“Have I told you how happy you make me?” I whispered it into his mouth right in the middle of a kiss. The lights were off and we were ready for sleep, not quite willingly succumbing to the promise of Monday morning.
“No,” he whispered back. I could feel his smile against my lips. “You haven’t. Tell me.”
Our lips met in a kiss again. I was buying time. I’d set myself up for the demand to tell him, but I hadn’t thought it through. “Very happy,” I said, then laughed.
Although I suppose the question Have I told you how happy you make me? is somewhat rhetorical, I was silently kicking myself for not having a better answer ready.
Very Happy? That’s it? Come on, Laurie. Words are your watercolors. Paint, I thought. But I didn’t paint. I didn’t even wet my brush. I just stuck my finger into cheap, gooey acrylic paint and left my thumbprint on an otherwise bare canvas. Very happy falls painfully short of how he makes me feel. Those two words aren’t nearly enough to communicate the happiness he induces.
Very happy doesn’t describe the perpetual smile I’ve been carrying around. The real smile, not one of the false variety – the one I employ for photographs and problem customers. The real one: The one that encompasses my face and forces my top lip to disappear. The one that reveals all of my teeth; that I can feel around my eyes. And all he has to do is be there.
Very happy doesn’t include the buzz I have around him; the bundle of butterflies in my belly when his hand takes mine. It doesn’t describe the rush of blood in my face when I catch him looking at me for no reason; the dizzy feeling I can get just feeling his lips on my shoulder, his hand on my back. It doesn’t explain the feeling that rolls through me when I hear his voice.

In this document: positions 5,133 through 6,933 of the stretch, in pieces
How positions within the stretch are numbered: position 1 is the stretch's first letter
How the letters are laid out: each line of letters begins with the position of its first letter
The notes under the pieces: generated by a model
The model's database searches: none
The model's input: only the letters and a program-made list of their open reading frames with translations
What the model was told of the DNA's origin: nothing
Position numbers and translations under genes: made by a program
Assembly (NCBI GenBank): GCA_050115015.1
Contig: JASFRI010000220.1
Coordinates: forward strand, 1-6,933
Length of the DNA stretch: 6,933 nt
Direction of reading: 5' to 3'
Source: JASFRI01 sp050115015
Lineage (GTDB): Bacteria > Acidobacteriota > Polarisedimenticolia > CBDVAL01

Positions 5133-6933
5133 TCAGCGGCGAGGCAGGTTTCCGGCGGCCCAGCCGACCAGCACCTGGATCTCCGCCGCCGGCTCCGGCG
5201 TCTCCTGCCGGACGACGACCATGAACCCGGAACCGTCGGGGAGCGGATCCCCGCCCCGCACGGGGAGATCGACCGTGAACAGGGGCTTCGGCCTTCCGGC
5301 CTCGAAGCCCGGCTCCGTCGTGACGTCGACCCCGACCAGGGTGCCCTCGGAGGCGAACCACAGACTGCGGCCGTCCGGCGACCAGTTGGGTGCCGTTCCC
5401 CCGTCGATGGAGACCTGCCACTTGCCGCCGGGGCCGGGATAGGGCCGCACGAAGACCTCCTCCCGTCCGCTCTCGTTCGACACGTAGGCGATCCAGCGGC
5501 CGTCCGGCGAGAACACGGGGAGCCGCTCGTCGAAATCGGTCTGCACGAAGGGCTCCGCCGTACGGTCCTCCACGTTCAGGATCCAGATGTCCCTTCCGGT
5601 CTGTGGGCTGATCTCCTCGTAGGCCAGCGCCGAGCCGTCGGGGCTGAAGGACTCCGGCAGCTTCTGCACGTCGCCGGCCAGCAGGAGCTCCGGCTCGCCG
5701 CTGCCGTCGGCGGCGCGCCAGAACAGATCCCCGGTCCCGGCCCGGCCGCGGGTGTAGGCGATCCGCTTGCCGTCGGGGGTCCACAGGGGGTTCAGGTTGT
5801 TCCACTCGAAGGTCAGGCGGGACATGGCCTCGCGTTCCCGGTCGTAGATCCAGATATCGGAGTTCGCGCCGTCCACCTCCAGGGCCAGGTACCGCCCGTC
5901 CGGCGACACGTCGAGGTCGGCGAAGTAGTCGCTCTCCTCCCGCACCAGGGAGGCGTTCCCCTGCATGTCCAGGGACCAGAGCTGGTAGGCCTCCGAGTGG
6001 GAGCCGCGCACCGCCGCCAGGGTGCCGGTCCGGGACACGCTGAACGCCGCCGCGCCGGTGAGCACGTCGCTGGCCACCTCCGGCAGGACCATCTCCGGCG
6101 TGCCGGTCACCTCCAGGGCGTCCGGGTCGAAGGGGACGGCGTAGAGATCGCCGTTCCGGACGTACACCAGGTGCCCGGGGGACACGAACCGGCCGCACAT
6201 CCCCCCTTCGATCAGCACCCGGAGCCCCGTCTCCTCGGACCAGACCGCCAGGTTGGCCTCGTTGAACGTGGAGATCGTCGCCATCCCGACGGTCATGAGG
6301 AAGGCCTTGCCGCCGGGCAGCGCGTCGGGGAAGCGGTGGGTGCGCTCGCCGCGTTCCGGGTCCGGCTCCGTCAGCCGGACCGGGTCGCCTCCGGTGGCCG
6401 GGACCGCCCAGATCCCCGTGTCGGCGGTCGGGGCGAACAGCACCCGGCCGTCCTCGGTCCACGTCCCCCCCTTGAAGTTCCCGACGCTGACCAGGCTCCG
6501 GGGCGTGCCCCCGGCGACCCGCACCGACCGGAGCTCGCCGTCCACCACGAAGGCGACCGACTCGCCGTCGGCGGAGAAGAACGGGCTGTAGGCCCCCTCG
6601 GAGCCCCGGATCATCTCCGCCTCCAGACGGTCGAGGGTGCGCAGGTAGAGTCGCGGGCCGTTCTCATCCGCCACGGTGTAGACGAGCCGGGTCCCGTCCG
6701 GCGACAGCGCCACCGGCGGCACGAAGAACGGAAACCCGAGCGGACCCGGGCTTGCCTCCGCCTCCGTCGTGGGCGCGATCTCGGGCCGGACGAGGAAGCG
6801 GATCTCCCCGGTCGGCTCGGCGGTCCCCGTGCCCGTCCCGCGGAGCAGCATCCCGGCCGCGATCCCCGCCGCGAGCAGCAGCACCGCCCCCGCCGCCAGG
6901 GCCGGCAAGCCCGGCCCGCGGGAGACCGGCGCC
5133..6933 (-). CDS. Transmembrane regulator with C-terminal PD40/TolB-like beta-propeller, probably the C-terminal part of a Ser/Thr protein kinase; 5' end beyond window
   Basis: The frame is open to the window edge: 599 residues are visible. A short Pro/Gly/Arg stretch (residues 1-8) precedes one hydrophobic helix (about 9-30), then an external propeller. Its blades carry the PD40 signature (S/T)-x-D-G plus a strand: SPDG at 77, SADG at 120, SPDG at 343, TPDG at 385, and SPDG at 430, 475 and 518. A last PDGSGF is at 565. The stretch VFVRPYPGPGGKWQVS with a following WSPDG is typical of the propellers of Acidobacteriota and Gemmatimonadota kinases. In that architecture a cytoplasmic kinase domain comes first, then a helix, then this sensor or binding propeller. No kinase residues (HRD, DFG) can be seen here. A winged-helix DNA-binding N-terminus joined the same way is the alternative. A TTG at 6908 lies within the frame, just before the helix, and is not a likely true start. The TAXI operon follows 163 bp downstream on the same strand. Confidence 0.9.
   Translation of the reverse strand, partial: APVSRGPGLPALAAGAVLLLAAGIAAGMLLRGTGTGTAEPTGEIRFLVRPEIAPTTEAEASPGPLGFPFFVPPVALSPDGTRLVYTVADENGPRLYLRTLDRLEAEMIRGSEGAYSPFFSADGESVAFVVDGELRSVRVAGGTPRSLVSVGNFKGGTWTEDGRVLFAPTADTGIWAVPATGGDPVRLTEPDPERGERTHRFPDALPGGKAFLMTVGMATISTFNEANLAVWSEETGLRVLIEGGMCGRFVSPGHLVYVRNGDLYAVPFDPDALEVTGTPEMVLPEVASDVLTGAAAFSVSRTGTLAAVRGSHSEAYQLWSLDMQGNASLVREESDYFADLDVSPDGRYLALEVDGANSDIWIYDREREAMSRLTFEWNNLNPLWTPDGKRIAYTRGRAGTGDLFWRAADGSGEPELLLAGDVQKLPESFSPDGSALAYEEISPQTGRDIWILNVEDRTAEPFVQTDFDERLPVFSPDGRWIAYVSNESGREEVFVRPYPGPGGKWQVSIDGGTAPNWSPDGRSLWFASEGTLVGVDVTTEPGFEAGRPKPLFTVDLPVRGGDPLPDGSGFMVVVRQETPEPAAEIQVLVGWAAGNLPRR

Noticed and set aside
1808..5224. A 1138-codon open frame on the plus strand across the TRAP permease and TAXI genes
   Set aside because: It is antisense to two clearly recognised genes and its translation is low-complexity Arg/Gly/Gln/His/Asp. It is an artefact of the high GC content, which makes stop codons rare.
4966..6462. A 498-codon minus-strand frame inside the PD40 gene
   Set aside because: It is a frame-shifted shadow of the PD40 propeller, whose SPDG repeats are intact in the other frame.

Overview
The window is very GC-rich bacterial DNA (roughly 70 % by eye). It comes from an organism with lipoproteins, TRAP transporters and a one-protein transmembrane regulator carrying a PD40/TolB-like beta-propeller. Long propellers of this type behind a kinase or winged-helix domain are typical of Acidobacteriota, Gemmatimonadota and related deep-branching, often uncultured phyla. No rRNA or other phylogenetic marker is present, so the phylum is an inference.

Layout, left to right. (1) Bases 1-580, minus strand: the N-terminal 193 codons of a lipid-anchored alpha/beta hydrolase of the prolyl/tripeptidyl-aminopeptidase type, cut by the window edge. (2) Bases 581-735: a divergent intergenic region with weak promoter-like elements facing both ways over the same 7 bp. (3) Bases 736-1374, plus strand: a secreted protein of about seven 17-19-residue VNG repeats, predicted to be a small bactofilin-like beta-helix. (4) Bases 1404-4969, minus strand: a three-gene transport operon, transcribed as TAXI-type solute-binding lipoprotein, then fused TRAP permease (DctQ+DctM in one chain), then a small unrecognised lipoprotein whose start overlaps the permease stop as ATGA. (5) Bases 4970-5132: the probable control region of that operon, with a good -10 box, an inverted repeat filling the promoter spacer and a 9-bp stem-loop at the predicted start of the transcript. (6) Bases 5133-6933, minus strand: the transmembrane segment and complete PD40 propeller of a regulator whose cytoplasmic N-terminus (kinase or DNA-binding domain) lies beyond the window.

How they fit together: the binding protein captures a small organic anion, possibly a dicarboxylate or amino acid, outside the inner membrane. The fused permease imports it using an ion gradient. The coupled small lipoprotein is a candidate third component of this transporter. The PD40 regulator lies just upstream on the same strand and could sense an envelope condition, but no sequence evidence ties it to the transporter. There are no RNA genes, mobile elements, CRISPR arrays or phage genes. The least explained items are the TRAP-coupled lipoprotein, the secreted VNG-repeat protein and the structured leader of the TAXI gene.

Very happy doesn’t demonstrate how much I enjoy just looking at him. I can’t stop taking him in – the arch of his nose, the strength of his jaw, his wide smile, his kind eyes. It doesn’t illustrate my constant desire to see him. I want to spend every free moment, every free breath on him; Even if we do nothing but lie around and watch TV, I’m satisfied. As long as I can feel him next to me, feel his hands on me, I’m happy.
Very happy doesn’t convey how content I am when we’re together; the way I know he’s not just in the same room with me – He’s present. Nor does it convey how beautiful I feel in his eyes, how wonderful I feel in his embrace, how valued I feel in his company.
But very happy was all I came up with. And he smiled at my laughter. “Well, good,” he said. “I’m glad.”
I nodded. I’m not just glad he affects me so. I’m very happy.